Category Archives: Wicked: The Life and Times of the Wicked Witch of the West

A Wicked Review

Title: Wicked: The Life and Times of the Wicked Witch of the West 

Author: Gregory Maguire

Published: 1995

Pages: 406

Wicked: The Life and Times of the Wicked Witch of the West, is a novel by Gregory Maguire. I read this book initially when I was in college, so around 3 years ago and picked it up because I was interested in going to see the Wicked musical (I adore musicals and I heard great things about this one). Sadly, I did not have the money to attend the show, but I started reading the novel, hoping to get a glimpse as to what they show could entail. I loved the book from the first page on, reading it all throughout my classes and at night until it was finished. However, after discussing the book a few months ago with some friends, I decided that I did not remember as much as I wanted to, and the details of the book were fuzzy. So, one day while at Target, I decided to pick up the book, and read it all over again. After just finishing the novel this weekend, I am so glad I read it again!

Wicked  is the story of a green-skinned girl named Elphaba who is born of a unionist ministor named Frexspar and the granddaughter of the Eminent Thropp of Munchkinland, Melena Thropp. She is the older sister to an armless girl named Nessarose and a boy named Shell. The novel starts by discussing the strange birth of Elphaba and her appearance. She not only had green skin but was also equipped with a set of very sharp teeth and a nasty temper.  She also has a huge fear of water. Melena’s childhood nanny was brought in to help raise Elphaba and eventually Nessarose. 

The second part of the book talks about Elphaba’s adventures in Shiz, a university in southwestern Gillikin. It is here where Elphaba meets Galinda, who is descended from a noble Gillikin clan and is the complete opposite of Elphaba; beautiful, wealthy, snobby, and most importantly not green. Being forced to room together, both Elphaba and Galinda cannot stand one another and try hard to not have any interaction. But eventually grow to love each other like sisters.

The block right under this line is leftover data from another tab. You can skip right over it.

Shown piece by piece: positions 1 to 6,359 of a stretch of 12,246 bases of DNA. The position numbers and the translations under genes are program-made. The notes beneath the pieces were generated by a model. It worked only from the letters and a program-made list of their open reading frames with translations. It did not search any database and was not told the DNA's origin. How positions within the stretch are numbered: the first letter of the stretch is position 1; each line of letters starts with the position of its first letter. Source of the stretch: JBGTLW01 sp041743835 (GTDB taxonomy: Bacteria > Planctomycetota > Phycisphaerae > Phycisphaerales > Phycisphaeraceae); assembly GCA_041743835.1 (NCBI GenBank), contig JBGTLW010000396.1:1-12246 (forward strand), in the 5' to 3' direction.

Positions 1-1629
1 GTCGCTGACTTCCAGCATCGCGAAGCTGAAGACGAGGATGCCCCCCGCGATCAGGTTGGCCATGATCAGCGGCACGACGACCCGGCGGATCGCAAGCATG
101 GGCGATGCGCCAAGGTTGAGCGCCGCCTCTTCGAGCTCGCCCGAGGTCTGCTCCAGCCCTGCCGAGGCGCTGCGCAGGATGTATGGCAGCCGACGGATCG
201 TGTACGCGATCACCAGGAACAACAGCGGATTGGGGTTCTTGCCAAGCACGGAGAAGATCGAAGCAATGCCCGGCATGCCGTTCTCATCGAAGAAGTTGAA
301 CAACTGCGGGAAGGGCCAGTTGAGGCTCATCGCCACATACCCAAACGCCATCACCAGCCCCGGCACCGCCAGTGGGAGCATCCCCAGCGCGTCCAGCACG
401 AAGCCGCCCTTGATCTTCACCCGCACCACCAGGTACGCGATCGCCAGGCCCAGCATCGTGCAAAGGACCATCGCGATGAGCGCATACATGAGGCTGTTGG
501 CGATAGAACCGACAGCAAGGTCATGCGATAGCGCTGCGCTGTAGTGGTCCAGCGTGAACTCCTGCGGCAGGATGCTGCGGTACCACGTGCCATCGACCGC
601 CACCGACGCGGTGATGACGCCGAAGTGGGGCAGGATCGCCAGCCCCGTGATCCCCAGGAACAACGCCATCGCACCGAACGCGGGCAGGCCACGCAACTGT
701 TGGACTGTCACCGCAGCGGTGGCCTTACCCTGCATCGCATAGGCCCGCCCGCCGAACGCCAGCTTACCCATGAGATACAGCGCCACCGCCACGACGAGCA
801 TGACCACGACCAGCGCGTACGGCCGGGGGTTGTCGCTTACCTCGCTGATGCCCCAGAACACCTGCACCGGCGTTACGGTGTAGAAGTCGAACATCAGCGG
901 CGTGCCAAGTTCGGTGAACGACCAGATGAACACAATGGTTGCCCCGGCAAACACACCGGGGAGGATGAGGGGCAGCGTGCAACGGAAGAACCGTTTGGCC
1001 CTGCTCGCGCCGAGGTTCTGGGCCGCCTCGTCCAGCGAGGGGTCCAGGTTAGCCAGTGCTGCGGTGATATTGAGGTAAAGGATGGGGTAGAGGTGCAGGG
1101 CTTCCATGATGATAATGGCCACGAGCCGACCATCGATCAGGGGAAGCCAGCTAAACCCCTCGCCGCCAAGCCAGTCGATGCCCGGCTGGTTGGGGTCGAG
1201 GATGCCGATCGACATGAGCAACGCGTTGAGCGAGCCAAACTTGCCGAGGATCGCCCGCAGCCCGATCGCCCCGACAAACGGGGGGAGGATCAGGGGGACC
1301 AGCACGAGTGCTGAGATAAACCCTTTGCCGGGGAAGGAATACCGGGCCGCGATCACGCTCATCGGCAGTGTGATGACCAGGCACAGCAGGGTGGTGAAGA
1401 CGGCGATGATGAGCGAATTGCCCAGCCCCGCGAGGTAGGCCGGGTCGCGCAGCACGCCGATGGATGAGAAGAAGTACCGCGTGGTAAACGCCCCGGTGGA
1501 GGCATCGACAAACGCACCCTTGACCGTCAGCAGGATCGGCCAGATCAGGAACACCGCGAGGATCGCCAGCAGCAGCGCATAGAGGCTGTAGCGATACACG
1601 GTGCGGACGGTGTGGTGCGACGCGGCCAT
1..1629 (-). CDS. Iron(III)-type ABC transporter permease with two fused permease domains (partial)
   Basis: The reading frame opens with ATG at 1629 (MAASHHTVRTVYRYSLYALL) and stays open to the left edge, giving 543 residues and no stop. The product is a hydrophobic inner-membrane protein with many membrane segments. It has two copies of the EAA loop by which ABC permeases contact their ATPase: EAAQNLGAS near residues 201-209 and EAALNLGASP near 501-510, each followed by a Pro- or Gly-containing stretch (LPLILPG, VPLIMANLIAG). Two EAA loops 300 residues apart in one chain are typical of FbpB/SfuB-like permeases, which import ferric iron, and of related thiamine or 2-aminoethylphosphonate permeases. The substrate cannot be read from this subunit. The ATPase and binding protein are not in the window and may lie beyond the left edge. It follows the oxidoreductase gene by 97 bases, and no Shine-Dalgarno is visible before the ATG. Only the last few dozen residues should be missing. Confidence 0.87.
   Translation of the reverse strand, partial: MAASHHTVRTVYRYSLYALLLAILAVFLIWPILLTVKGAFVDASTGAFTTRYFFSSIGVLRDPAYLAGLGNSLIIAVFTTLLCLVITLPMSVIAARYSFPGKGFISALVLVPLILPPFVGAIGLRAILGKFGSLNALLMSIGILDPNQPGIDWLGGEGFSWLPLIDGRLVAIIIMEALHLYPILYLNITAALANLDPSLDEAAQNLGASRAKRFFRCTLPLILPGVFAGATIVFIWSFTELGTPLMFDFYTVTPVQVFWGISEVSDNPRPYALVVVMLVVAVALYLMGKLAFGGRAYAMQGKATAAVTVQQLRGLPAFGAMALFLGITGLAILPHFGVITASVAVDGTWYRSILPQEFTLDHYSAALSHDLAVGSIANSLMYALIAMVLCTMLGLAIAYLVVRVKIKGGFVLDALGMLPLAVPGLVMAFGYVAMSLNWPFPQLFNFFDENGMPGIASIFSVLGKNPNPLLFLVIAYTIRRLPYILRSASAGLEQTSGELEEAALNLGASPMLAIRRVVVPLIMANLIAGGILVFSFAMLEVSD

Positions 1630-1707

As to not ruin most of the book, I will just say that there are many events that transpire at Shiz that lead Elphaba down a path that is much different from her classmates/friends. The rest of the book contains political intrigue, love affairs (amazingly written and heart wrenching), assassination attempts, and murder. Sounds nothing like the original Wizard of Oz does it? Well it really is nothing like the movie we all watched as children!

The characters are written with such care, especially when concerning Elphaba, that you can feel for each one of them as they do through their trials. Becoming “the Wicked Witch of the West,” was never Elphaba’s intent as she fought for Animal (capital A, sentient creatures that can be bipedal, talk, and work jobs just like humans can) rights, against the Wizard, and for her own justice (whether it is for self punishment or the punishment of others). You feel for this historically “evil” character, even after all that she has done, whether it is good or bad natured. For me, Elphaba is a strong female character who blossoms and grows throughout the novel into a stronger being. She is in constant battle with her own moral value of a soul. Her ties to the books Saint Aelphaba are shown through her emotions and general lack of religious interest. The books general question seems to be asking if someone can be born evil. I really do not feel this question is even fully answered, though there are many hints in both directions of the answer.

The graphic nature of this book took me back a little. Finding this in the Young Adults section, I first questioned the content. However after the discussion and detail of sex, murder, and bestiality, I thought this novel was meant for an older audience. Personally, I loved the adult nature of a book whose topic seems childlike, and nothing in this book screams childlike to me. The political nature of this book is also something I would think could turn off potential readers. But the detail and understanding Maguire writes with allows even the most politically lost souls (your truly), to follow with ease.

I would rate this book a 9 out of 10 with great characters and a good storyline to boot. I would recommend this book for ages 16+, just so they are at an age where they can understand the language.